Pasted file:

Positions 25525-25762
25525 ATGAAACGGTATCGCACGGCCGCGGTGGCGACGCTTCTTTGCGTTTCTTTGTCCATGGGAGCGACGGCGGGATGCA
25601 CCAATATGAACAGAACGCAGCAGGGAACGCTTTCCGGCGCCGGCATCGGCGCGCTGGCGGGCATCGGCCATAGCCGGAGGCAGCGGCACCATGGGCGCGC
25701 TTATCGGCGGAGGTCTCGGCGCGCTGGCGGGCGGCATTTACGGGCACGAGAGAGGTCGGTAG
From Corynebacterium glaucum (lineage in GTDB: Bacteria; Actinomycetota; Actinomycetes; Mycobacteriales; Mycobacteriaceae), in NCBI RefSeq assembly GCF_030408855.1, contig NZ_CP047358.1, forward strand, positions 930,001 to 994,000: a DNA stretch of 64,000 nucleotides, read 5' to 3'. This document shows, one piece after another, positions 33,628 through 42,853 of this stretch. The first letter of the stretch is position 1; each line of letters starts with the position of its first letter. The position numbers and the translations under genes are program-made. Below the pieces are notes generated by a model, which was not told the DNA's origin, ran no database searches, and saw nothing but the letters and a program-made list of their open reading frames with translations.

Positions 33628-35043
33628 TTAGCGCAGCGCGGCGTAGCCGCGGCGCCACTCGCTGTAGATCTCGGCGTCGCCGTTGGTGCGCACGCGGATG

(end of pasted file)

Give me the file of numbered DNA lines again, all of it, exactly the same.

Positions 25525-25762
25525 ATGAAACGGTATCGCACGGCCGCGGTGGCGACGCTTCTTTGCGTTTCTTTGTCCATGGGAGCGACGGCGGGATGCA
25601 CCAATATGAACAGAACGCAGCAGGGAACGCTTTCCGGCGCCGGCATCGGCGCGCTGGCGGGCATCGGCCATAGCCGGAGGCAGCGGCACCATGGGCGCGC
25701 TTATCGGCGGAGGTCTCGGCGCGCTGGCGGGCGGCATTTACGGGCACGAGAGAGGTCGGTAG
From Corynebacterium glaucum (lineage in GTDB: Bacteria; Actinomycetota; Actinomycetes; Mycobacteriales; Mycobacteriaceae), in NCBI RefSeq assembly GCF_030408855.1, contig NZ_CP047358.1, forward strand, positions 930,001 to 994,000: a DNA stretch of 64,000 nucleotides, read 5' to 3'. This document shows, one piece after another, positions 33,628 through 42,853 of this stretch. The first letter of the stretch is position 1; each line of letters starts with the position of its first letter. The position numbers and the translations under genes are program-made. Below the pieces are notes generated by a model, which was not told the DNA's origin, ran no database searches, and saw nothing but the letters and a program-made list of their open reading frames with translations.

Positions 33628-35043
33628 TTAGCGCAGCGCGGCGTAGCCGCGGCGCCACTCGCTGTAGATCTCGGCGTCGCCGTTGGTGCGCACGCGGATG